The auto maker's "lack of responsiveness" is "totally unacceptable," Mr. Toomey told Ms. Barra in the letter, which was reviewed by The Wall Street Journal. After the lawmaker's complaints, GM returned the black box to the Ruddy family, which has hired a lawyer, according to a person familiar with the matter.
Black-box data offered telltale signs of the ignition-switch defect as far back as 2005, when 16-year-old Amber Marie Rose careened off a Maryland cul-de-sac, struck a large tree and was killed. Ms. Rose was drunk, speeding and not wearing a seat belt, according to law-enforcement officials.
One fact puzzled a sheriff's deputy who investigated the crash scene: The air bag in the teenager's car failed. The deputy reported the crash to the National Highway Traffic Safety Administration's Office of Defects Investigations.
About 10 days later, NHTSA investigators plugged cables into the mangled car's black box. Two GM representatives and an investigator hired by Ms. Rose's family downloaded the same information together in September 2005.
The government's report noted that the car's "Vehicle Power Mode Status" was in the "accessory" position right before the crash, according to a copy reviewed by the Journal. The reading means that a car's key is turned far enough to run the radio and automatic window but isn't powering the rest of the vehicle.
NHTSA said officials examined the readout and discussed it with GM but lacked enough information from the auto maker to definitively link air bag problems and the defective ignition switches until February 2014.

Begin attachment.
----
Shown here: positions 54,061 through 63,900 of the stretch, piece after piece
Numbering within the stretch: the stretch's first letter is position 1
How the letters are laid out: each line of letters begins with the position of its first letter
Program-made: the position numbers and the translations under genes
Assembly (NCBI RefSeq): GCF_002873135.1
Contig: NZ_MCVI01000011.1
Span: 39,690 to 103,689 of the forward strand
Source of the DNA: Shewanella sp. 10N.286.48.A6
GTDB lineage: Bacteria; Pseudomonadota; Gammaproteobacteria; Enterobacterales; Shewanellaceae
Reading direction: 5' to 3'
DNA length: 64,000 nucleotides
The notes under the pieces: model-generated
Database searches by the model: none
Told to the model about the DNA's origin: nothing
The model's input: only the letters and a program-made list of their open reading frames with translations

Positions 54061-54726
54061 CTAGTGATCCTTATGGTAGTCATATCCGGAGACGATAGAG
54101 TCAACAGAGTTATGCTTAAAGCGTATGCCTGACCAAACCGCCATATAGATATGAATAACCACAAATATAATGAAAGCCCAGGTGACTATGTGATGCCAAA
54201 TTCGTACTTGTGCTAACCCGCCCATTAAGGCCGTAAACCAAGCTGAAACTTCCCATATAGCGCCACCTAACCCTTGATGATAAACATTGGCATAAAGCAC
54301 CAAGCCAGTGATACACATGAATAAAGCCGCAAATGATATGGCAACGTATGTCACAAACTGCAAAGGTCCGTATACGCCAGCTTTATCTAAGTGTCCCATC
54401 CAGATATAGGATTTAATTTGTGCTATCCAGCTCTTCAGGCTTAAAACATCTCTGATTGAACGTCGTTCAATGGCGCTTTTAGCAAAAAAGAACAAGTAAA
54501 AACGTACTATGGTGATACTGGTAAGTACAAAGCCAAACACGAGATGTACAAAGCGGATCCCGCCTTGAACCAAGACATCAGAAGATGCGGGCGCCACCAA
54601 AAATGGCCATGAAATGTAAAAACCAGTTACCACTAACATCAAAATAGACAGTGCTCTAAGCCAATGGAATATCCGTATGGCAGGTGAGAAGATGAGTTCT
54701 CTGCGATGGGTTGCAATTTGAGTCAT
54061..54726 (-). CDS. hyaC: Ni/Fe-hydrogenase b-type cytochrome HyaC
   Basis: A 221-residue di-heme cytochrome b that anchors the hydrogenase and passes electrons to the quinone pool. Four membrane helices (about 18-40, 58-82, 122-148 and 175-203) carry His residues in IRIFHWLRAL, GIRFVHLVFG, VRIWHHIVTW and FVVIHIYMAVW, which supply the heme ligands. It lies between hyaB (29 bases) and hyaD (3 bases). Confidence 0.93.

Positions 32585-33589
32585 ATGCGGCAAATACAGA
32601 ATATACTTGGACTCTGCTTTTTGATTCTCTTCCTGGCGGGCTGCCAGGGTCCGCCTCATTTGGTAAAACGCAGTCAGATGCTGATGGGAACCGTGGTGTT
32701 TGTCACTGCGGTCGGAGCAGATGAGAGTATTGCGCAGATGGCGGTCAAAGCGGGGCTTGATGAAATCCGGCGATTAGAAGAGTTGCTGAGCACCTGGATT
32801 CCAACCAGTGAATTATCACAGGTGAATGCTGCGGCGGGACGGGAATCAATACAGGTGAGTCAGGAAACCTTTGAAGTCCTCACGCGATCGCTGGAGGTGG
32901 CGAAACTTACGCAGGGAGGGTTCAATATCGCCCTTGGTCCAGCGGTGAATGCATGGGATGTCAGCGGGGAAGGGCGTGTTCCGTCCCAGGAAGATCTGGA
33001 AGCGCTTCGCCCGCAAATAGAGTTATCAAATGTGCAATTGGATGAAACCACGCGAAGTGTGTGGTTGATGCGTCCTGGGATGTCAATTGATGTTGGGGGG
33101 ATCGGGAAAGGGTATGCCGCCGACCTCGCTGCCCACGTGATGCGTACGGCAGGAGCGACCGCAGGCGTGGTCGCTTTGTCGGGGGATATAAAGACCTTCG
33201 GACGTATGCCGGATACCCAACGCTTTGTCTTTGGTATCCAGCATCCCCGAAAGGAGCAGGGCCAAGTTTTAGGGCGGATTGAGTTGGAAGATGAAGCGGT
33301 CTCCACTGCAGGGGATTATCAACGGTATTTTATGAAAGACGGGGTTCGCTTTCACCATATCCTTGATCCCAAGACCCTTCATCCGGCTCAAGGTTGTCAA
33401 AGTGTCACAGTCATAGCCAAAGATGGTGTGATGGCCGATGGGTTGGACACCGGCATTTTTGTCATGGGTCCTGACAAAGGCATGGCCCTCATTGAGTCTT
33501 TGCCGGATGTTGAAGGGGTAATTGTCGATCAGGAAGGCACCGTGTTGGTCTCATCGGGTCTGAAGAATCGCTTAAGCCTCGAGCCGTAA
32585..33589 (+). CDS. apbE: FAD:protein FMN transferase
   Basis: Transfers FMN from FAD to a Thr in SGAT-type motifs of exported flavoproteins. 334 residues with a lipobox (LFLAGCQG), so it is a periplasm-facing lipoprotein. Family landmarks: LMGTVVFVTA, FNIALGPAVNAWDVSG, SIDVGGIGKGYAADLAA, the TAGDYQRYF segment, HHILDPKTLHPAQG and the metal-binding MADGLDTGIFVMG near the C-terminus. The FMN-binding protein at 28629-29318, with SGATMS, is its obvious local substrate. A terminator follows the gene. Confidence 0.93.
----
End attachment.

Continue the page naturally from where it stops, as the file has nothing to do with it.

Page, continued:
Theresa DiBattista, the adoptive mother of Ms. Rose, said family members didn't realize the importance of the black box's "accessory" reading when GM claims manager Kristy Gibb offered less than $1 million in 2006 if the family agreed not to sue GM.
Ms. Gibb told the family the black-box download also showed that Ms. Rose pushed down on the gas pedal and never let up before the crash, according to Ms. DiBattista. She said her own lawyer warned that a jury might rule in favor of GM. The family agreed to GM's settlement offer.
"Had we known then what we know now, heck, no, we wouldn't have settled with them," Ms. DiBattista said. She has hired a new lawyer and is deciding whether to sue GM. Ms. Gibb couldn't be reached for comment.
In 2009, 25-year-old Hasaya Chansuthus died when her Cobalt sideswiped another car in Tennessee, veered off the road and slammed into a tree as she drove home from a party. The air bag didn't inflate.
Her family members reached a legal settlement with GM in 2011. Terms of the deal weren't disclosed. Her brother, David, said he felt pressure to settle because his sister's blood-alcohol level was more than twice the legal limit when she crashed.
Mr. Chansuthus remembers his lawyers and GM representatives retrieving data from the wrecked car before the settlement, but said he doesn't recall seeing any information about the Cobalt's ignition switch.
Earlier this year, a local television reporter gave him a copy of a black-box readout from a GM product-liability investigator in 2010 showing the car's power mode was "off" just before the crash.
According to the internal report released by GM last week, the auto maker's outside lawyers urged GM to settle with the Chansuthus family because of a "sensing system 'anomaly' " tied to the air bag's failure.
"I was very shocked" by the black-box report, Mr. Chansuthus said. He said he is weighing whether to try to reopen the lawsuit by arguing that GM withheld crucial information.
Ashby Jones contributed to this article.